Becoming an Expert: Hannah Whitby on the biogeochemistry of the oceans

Hannah Whitby is a PhD student in the University’s Department of Earth, Ocean and Ecological Sciences:

“The Natural Environment Research Council (NERC) funds my PhD in marine biogeochemistry, which my friends like to call ‘oceans and potions’. The title of my project is ‘the relationship between iron, copper and humic substances’.

Microscopic plants in the ocean, called phytoplankton, are the base of the marine food chain and provide up to 40% of the oxygen we breathe. As phytoplankton grow, they take in carbon dioxide. Dead cells sink to the bottom of the ocean where the carbon is buried and stored.

Iron and copper are both important micronutrients for these plants and are found dissolved at very low concentrations in the ocean. Although copper is a nutrient, in certain forms it is toxic to microscopic organisms, hence why copper is used as an antifouling agent on ships and marine infrastructure. Copper occurs naturally, but increased concentrations in some regions are thought to be linked to pollution from these copper-based paints.

The Iron Hypothesis

Iron enters the ocean from rivers, sediments, underwater volcanoes and atmospheric dust (e.g. dust blown from the Sahara desert). But iron is not very soluble and quickly sinks.

Because of this, phytoplankton growth in vast regions of the ocean is limited by a lack of iron, so much so that enrichment experiments involving the addition of iron to the oceans as a fertiliser have been performed with mixed results. The aim of these experiments was to see if increasing ocean productivity could potentially help to mitigate climate change.

Although iron is highly insoluble, when it binds with ligands (organic material also present in seawater) it can remain dissolved and therefore available to phytoplankton. In addition, copper bound to such ligands is far less toxic to phytoplankton than free copper.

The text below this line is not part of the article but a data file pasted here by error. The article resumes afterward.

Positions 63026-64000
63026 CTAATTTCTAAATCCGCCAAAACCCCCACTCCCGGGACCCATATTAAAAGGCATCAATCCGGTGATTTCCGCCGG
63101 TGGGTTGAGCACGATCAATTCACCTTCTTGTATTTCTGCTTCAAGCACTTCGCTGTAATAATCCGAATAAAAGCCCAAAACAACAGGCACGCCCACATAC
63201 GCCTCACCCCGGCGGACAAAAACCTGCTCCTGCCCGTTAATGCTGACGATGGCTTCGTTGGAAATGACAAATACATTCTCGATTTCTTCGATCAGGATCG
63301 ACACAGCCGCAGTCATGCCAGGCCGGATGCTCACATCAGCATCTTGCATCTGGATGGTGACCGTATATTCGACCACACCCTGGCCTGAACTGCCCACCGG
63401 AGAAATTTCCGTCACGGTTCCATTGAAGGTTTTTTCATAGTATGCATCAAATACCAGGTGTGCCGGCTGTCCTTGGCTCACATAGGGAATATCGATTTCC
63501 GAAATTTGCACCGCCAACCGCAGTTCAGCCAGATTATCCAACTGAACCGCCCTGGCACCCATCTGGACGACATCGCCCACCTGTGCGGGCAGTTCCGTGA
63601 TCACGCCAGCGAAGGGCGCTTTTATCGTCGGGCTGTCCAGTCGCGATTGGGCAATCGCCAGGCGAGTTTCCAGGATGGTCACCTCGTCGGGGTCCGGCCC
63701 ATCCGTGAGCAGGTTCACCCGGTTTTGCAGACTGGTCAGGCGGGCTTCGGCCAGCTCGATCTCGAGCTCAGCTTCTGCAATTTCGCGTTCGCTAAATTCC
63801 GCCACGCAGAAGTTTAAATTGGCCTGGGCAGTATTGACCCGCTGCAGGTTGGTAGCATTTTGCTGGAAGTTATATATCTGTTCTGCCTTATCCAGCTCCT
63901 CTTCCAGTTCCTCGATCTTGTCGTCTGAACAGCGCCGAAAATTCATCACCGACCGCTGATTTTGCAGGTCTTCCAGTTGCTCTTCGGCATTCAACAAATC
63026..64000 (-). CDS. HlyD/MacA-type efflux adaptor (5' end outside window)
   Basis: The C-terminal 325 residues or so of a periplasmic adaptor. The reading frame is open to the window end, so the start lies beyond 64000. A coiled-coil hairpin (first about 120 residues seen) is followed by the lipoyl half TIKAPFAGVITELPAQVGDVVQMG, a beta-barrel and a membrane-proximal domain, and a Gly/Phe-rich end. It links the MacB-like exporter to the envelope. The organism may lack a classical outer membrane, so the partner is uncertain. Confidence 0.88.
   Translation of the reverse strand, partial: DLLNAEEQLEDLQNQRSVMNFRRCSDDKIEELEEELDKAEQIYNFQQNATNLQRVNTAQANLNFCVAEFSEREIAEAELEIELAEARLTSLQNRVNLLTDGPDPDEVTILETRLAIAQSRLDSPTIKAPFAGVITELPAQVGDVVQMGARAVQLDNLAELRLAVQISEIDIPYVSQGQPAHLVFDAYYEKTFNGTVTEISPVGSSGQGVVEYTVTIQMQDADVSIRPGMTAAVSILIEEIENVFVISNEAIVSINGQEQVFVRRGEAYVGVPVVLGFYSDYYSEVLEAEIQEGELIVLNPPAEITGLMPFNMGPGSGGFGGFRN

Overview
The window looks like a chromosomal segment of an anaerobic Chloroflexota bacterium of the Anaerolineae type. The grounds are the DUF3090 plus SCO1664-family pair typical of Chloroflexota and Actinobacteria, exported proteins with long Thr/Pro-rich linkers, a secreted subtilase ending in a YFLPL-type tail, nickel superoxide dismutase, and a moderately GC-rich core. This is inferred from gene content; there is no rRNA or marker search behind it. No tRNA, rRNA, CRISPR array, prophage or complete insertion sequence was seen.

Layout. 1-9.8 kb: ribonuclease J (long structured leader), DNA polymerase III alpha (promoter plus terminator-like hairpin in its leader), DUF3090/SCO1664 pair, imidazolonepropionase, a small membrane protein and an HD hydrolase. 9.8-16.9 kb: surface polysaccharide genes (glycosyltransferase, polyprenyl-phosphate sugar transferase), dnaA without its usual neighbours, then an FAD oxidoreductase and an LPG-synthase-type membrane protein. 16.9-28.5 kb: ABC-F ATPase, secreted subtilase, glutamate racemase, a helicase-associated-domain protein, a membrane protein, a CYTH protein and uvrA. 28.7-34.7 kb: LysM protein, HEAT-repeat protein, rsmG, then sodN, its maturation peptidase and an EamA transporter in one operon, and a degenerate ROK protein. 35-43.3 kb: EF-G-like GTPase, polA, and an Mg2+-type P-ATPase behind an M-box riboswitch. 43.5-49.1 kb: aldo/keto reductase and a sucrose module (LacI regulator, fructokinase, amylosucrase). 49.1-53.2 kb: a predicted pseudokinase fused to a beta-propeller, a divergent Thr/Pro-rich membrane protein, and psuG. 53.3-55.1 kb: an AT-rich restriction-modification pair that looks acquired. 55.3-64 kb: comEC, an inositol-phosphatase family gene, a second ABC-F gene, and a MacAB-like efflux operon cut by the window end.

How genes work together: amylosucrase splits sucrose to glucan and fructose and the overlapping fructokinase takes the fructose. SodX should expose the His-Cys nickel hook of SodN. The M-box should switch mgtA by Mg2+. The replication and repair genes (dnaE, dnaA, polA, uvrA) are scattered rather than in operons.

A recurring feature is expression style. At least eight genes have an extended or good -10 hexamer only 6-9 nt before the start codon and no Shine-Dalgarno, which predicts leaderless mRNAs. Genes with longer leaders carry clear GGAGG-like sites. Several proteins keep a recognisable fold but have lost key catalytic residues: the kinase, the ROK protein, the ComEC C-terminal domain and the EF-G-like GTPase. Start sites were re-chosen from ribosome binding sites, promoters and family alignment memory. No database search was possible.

Humic substances, organic material from soils (humus) and marine debris, are an example of these important iron- and copper-binding ligands in estuaries and may also be important in the open ocean.


During my PhD, I have developed a novel method for measuring copper-binding humic substances. On samples from the Mersey Estuary we demonstrated that copper actively competes with iron for the same important ligands within humic substances.

By displacing the iron bound to the humic ligands and causing it to precipitate, we found that the presence of copper can lower the amount of dissolved iron available for phytoplankton to take up. Since copper paints are used globally on marine infrastructure and vessels, it is crucial to fully understand the role it plays in the iron cycle and thus in the wider carbon cycle.

I am now attempting to identify other ligands that bind copper, by measuring a range of samples from estuaries to the open ocean, and from algal cultures grown in Canada.

This information will help to further our understanding of the relationship between copper and iron. The opportunity to analyse these samples came about through collaborations after presenting my work at international conferences;

I am very lucky to have had many chances to travel for fieldwork and to present at conferences during my PhD and it has stood me in good stead for my future career in marine science.”


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